In August 2018, the Metropolitan Museum of Art exhibited a commemorative male sculpture of the late 19th century in its section of African Arts. According to Christian Duponcheel, the person who had collected the work in southern Sudan, this sculpture had been placed "since before 1914 in a market in the town of Tonj where commercial transactions between Bongo and Nuer populations took place. There, it was said to help keep trade relations harmonious."[10]


  1. ^ Olson, James Stuart; Meur, Charles (1996). The Peoples of Africa: An Ethnohistorical Dictionary. Greenwood Publishing Group. p. 107. ISBN 978-0-313-27918-8.
  2. ^ "Bongo | people". Encyclopedia Britannica. Retrieved 2021-06-16.
  3. ^ a b  One or more of the preceding sentences incorporates text from a publication now in the public domainChisholm, Hugh, ed. (1911). "Bongo". Encyclopædia Britannica. Vol. 4 (11th ed.). Cambridge University Press. pp. 204–205.
  4. ^ Evans-Pritchard, E. E. (1929). "The Bongo". Sudan Notes and Records. 12 (1): 1–61. ISSN 0375-2984. JSTOR 41719404 – via JSTOR.
  5. ^ Santandrea, Stefano (1963). A concise grammar outline of the Bongo language (Sudan, Bahr el Ghazal Province). Rome: Printed by the Sodality of St. Peter Clavér. OCLC 197049.
  6. ^ "Learn More: Bongo Grave Post | African Art Collection". Pacific Lutheran University. Retrieved 2021-06-16.
  7. ^ A Catholic priest in the Comboni Mission, Santandrea is the author of approximately twenty books and shorter texts on linguistics, anthropology, geography, and history. Their common link was the Bahr el-Ghazal region, where he dedicated himself for the most part to the mission of being a priest. In A Popular History of Wau, he recalled that the old city of Wau, which he described as a modest village, had been noted since the 1860s in a number of accounts (von Heuglin 1869; Schweinfurth 1984) but that it had disappeared following a Mahdist attack in the spring of 1884 (Santandrea 1964, 17).
  8. ^ de Grunne, Bernard (2011). "Bongo - Monumental statuary from Southern Sudan". Issuu. Archived from the original on 2014-10-19. Retrieved 2021-06-16.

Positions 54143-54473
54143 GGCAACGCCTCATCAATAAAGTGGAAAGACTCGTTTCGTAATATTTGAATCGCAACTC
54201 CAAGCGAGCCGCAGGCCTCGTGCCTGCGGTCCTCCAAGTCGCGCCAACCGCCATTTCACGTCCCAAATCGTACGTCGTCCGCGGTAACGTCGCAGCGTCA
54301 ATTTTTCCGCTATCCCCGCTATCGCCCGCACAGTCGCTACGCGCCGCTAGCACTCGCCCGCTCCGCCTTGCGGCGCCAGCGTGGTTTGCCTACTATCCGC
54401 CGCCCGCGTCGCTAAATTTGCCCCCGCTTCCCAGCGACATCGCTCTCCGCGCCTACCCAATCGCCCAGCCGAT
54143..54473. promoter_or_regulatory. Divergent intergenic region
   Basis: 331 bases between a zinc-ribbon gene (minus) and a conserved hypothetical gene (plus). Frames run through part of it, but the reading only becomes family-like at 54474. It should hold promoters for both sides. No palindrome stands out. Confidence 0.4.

9. ^ Musée du quai Branly. "Bongo - Search". Archived from the original on 2021-10-26. Retrieved 2021-10-26.
  10. ^ The Metropolitan Museum of Art (2018). "Identity, Meaning, Function: Reclaiming the Histories of The Met's Bongo Ngya". Archived from the original on 2020-01-01. Retrieved 2021-10-26.

Further reading

  • Evans-Pritchard, E. E. (1929). The Bongo, Sudan Notes and Records, Vol. 12, pp. 1-61.
  • Fath, Sébastien (2013). Christian Missions and the Construction of South Sudan. Evangelization, Humanitarian Work, and International Activism in Wau. In Afrique contemporaine, vol. 246, issue 2, pp. 99 to 110
  • de Grunne, Bernard (2011). Bongo - Monumental statuary from Southern Sudan. Brussels, Belgium
  • Kronenberg, Andreas; Kronenberg, Waltraud. (1960) Wooden carvings in the South Western Sudan. Kush: Journal of the Sudan Antiquities Service VIII, pp. 275-281
  • Kronenberg, Andreas; Kronenberg, Waltraud; Schweinfurth, Georg. (1981) Die Bongo. Bauern und Jäger im Südsudan. Wiesbaden ISBN 3515033017, 9783515033015 OCLC 924862935
  • Krüger, Klaus-Jochen (1999). The arts of Bahr-el-Ghazal. Funerary sculpture of the Bongo and Belanda. Tribal Arts, 22 - Winter-Spring 1999-2000, pp. 82-100
  • Santandrea, Stefano (1964). A tribal history of the western Bahr el Ghazal. Bologna: Editrice Nigrizia. OCLC 466459667.